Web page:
Two years after blasting beyond Sofia Kenin in the 2020 final as a teenager, world no. 1 Iga Swiatek wasted no time in doubling her Grand Slam tally while extending her remarkable winning streak to 35 matches with a 68-minute 6-1, 6-3 win over American teen star Coco Gauff.
Swiatek avoids stumble against error-prone Gauff
- This result means Swiatek ties Venus Williams for the WTA’s third-longest winning streak since 1990, while remaining perfect in Finals (9-0, 18-0 in sets won)
- She’s also the youngest multiple Major winner since Maria Sharapova clinched the US Open against Justine Henin in 2006, fifth #1 seed to win Roland Garros in 25 years
- Gauff, who turned 18 in March, rises to a new career-high world no. 13 despite this loss and still has a doubles final with compatriot Jessica Pegula to come tomorrow
This wasn’t the ending Coco Gauff would have wanted, not least with support staff, immediate family in the crowd and supporters audibly willing her on, but even before the first ball was hit there was a sense of inevitability about Iga Swiatek succeeding in Paris once again here.
After all, this is the world no. 1 – armed with an ever-growing winning streak – and you can’t afford to make too many mistakes if you want to chip away at the Pole’s armour.
From the off, Gauff’s ability to excel at producing the basics proved easier said than done – much to the understandable frustration of a Philippe-Chatrier crowd keen to see Swiatek tested here.
Every error feels like it counts for two against someone of Swiatek’s skill and record-breaking form. The 21-year-old didn’t need help, but got it as she raced into a double break lead, up 4-0 in virtually no time at all. Gauff endured duress aplenty and saved four break points on serve.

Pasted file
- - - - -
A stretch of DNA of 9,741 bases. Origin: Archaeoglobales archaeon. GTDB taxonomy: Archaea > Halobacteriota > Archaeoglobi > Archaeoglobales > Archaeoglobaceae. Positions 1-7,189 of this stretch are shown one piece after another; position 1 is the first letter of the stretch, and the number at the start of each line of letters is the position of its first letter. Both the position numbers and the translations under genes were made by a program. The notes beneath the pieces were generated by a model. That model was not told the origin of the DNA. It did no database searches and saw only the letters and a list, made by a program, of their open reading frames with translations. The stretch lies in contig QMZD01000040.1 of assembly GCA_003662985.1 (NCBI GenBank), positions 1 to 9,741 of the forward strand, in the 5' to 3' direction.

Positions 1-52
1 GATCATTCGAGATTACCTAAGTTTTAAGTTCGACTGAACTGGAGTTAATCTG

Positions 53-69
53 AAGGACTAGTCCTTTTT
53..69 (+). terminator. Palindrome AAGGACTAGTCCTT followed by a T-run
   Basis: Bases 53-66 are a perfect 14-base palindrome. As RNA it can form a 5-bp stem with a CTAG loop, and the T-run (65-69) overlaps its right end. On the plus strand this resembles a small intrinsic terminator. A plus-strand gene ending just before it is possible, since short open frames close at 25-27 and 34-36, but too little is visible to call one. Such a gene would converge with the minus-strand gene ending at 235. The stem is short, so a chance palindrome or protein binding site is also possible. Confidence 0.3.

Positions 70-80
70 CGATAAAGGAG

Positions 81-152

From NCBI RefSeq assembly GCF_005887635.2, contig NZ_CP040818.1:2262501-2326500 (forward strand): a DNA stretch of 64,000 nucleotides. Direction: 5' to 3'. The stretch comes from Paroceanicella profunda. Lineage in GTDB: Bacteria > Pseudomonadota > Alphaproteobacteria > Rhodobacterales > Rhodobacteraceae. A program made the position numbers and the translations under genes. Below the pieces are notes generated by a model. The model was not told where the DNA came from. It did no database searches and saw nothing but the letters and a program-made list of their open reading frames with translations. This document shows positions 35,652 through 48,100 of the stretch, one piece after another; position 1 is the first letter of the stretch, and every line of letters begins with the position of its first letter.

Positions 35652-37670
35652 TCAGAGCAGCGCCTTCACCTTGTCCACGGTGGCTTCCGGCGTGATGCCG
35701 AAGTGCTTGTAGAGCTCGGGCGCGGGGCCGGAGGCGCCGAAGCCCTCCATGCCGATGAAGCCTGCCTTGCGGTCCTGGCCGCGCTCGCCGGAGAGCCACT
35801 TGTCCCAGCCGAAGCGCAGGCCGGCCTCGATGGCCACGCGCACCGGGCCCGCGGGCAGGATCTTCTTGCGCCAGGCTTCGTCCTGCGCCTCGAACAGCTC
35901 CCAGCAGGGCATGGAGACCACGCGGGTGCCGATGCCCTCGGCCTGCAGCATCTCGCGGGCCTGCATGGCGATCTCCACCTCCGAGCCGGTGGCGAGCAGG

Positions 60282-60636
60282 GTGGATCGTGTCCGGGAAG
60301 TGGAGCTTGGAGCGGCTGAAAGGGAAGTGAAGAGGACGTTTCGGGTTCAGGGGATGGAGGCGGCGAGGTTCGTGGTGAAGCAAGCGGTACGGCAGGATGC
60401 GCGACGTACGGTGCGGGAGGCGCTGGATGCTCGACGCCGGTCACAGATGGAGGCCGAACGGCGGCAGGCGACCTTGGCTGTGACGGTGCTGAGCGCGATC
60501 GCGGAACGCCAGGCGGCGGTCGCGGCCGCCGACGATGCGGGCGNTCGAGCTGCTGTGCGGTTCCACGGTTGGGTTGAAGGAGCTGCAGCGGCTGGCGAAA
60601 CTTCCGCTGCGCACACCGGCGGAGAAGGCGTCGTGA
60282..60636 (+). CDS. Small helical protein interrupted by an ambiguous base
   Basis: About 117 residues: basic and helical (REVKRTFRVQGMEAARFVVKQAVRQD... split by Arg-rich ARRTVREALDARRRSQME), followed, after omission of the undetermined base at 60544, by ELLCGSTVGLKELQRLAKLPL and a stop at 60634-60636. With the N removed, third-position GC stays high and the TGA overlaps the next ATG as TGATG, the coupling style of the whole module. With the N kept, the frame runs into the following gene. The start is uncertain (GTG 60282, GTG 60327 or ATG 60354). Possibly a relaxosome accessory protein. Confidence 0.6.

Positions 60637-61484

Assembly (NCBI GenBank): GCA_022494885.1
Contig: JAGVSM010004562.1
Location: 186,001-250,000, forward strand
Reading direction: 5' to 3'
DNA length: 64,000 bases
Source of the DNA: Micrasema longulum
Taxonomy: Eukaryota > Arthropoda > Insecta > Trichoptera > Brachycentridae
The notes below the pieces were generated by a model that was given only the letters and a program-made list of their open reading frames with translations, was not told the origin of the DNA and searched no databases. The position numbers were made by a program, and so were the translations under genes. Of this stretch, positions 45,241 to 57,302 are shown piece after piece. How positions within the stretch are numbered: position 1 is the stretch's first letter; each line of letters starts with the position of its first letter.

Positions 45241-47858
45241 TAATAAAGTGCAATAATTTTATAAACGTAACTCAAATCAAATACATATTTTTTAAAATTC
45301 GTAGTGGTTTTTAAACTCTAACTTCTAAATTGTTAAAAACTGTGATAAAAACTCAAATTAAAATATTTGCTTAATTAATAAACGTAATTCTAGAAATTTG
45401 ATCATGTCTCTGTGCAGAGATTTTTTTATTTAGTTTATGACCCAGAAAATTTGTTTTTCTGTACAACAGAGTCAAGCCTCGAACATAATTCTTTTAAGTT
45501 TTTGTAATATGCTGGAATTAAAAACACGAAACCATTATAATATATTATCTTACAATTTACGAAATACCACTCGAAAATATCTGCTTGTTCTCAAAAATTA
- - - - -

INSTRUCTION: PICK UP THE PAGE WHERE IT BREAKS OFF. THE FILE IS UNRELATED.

That respite proved brief though, as her forehand continued flagging and soon enough Swiatek extended an advantage which never felt at risk of being minimised.
It took Coco 23 minutes to get a game on the scoreboard and even as the Eurosport commentators floated hope into the air, it didn’t take long to see how this match – like many Swiatek has played of late – would conclude. Iga was in full control, only she could relinquish it.
For every impressive point Gauff played, there were three or four frustrating ones where she’d hit a rally ball narrowly wide or spurn an opportunity to make Swiatek move on the defensive.
Down 40-0 on Swiatek’s serve, she fired back two ferocious forehands – one pushing the Pole back towards the baseline, another up-the-line which she didn’t even attempt to return. Doing that though, at least on a semi-regular basis to keep her guessing, proved essentially impossible.
4-1 down at one stage but 30-15 up on Swiatek’s serve, a clever serve and successive forehand winners in opposite corners saw things disappear as quickly as the opening seemed to arrive.
These two clips here, during successive points from the baseline, rather reiterate the confidence and free-flowing nature with which the Poland international is performing right now:
This happened to start set two, with Gauff breaking early. That break was swiftly recovered and normality restored, as Swiatek won five of the next six games to be asked the serve it out question. As expected, there was to be no hiccups with the finish line within touching distance.